Wednesday, October 1, 2008

One Loss Should Be Good Enough

Good news, if you root for USC, Georgia or Florida - your team's disheartening loss last week most likely meant squat.

Bad news, if you pull for Oklahoma, Alabama, LSU, Missouri, Texas or any other BCS conference team that hasn't lost a game this season - your team committed a royal faux pas by still being undefeated. Should've found a way to get that loss out of the way.

As we enter October, only 13 teams in the six BCS conferences have yet to lose a game - and none in the Pac-10 and ACC. Mathematically, the maximum possible number of BCS conference teams remaining undefeated at the end of the regular season is 5. But according to our projections, that number will be 0 - or at the most optimistic, 1.

On the other hand, five non-BCS conference teams are still unbeaten and it's likely that 3, or maybe even 4 of those teams still will be undefeated at the end of the regular season.

So what does all that mean?

For starters, having 13 undefeated BCS teams at this juncture of the season is not an anomaly - it's about average. Over the past five years, 13.4 BCS conference teams have remained unbeaten at the end of September. So we're just about right on the number.

What's tricky is that the number of unbeaten teams - from this point of the season and on - have decreased steadily since 2004. Here's the breakdown:

2008 2007 2006 2005 2004
End of September 13 13 11 16 14
First BCS Standings 6* 5 6 7 10
End of October 3* 2 4 3 4
End of Regular Season 1* 0 1 2 3

Of those 13 unbeaten teams, five are in the Big 12 - four in the South Division. Only one team from this conference may emerge unbeaten, in a best-case scenario. The same goes for the four teams in the SEC. South Florida and Connecticut, the only remaining unbeaten teams in the Big East, will have to face each other.

That leaves the Big Ten, with Northwestern and Penn State unbeaten and missing each other on the schedule, as the only conference that may produce more than one unbeaten team. But with both teams still having to face Ohio State, Michigan and Michigan State (and also Wisconsin for Penn State), the odds aren't good that either team will finish the season unscathed.

So what does that leave us?

That means just about all the teams with one loss are in pretty good shape - assuming they run the table from here on out. While that's not saying a two-loss team is completely out of it (see LSU, 2007), a second loss will leave any team to the whims of the voters and idiosyncrasies (some of you may think it should be idiocy) of the BCS formula. Furthermore, the system favors teams that lose early rather than late.

Voters are notorious for their lacking in recall. While computers make no distinction of when a team loses a game, any team that loses late in the season always will be punished more severely in the polls than another one that loses earlier. If you're going to lose only one game in a season, be advised to lose it in September rather than December.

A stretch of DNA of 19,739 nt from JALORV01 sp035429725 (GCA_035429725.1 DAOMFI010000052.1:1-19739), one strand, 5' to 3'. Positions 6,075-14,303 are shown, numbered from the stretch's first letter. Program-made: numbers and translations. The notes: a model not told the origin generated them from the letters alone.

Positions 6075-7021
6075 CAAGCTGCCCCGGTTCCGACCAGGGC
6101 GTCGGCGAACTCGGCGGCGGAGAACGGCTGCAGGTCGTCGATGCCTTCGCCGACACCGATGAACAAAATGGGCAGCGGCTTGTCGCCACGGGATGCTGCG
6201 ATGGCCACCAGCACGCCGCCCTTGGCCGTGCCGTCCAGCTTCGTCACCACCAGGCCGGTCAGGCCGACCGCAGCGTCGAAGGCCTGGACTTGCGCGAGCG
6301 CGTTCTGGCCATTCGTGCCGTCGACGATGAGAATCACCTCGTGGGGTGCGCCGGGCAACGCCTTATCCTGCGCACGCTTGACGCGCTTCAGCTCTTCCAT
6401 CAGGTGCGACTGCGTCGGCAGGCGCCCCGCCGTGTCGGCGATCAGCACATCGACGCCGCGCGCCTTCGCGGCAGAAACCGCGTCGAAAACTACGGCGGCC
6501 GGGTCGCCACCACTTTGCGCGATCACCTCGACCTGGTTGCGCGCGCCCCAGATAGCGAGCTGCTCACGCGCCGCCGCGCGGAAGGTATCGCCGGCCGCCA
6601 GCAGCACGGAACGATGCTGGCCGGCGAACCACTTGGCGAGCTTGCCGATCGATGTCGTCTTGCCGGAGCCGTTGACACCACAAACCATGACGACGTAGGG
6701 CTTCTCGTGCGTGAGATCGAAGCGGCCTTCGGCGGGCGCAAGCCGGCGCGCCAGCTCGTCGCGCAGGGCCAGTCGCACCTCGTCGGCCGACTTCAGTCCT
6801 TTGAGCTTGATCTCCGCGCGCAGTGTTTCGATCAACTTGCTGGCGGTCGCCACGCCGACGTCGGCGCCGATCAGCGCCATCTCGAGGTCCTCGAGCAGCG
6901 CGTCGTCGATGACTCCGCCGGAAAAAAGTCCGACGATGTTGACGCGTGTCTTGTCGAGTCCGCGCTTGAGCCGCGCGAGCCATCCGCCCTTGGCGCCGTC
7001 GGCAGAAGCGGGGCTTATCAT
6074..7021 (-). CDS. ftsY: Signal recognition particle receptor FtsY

With that in mind, which of the one-loss teams is in the best shape?

It's USC, of course.

The Trojans began the lost weekend with that stinker at Oregon State, but they're now the first team on the road to recovery. The simple reason why the scenario favors USC is the schedule: It doesn't have to play in a conference championship game and the Pac-10 is incredibly mediocre, as is Notre Dame, USC's only remaining non-conference game.

While Georgia, Florida, and every team in the SEC and Big 12 still have to slog through tough schedules mined with highly-ranked opponents and treacherous road games, the Trojans' biggest remaining obstacle is this Saturday's home game against No. 23 Oregon.

The Bulldogs may be the highest ranked one-loss team in the unofficial BCS standings right now, and they certainly will have ample opportunity to improve both their poll and computer rankings. But with road games at LSU and Auburn, the Cocktail game in Jacksonville against Florida, and if they get through all that, the SEC championship game against either Alabama or LSU again, Georgia will be pushed to the limit.

Florida has an easier road, but at the same time, its weaker schedule means it will have a harder time making its way back up the ladder from the current No. 15 position. Ohio State lost even earlier than USC, but it will not move past the Trojans if both teams finish with one loss each because, well, the Trojans thumped the Buckeyes, 35-3.

One last thing, though, before you Trojan fans get all excited and start making travel plans to Miami once again. There is one team USC has yet been able to beat, three years running. That would be USC.

Yes, the Trojans have been quite adept at beating themselves. They have nine more chances to do it again.


dethwing said...

"While computers make no distinction of when a team loses a game..."

False, some do. In particular, those that use pre-season rankings [Sagarin, Billingsly] use date-of-game heavily in their systems.

Colley for sure does not. The other 3 I don't know because they are very secrative about their formulas.

The Guru said...

Sagarin takes some considerations of date of game, but not completely consequential.

I don't even want to get started on Billingsley. It's not a computer rating, it's a one-man poll. He said it as much himself -

I don't know how he's been getting away with this all these years.

dethwing said...

Amen to that.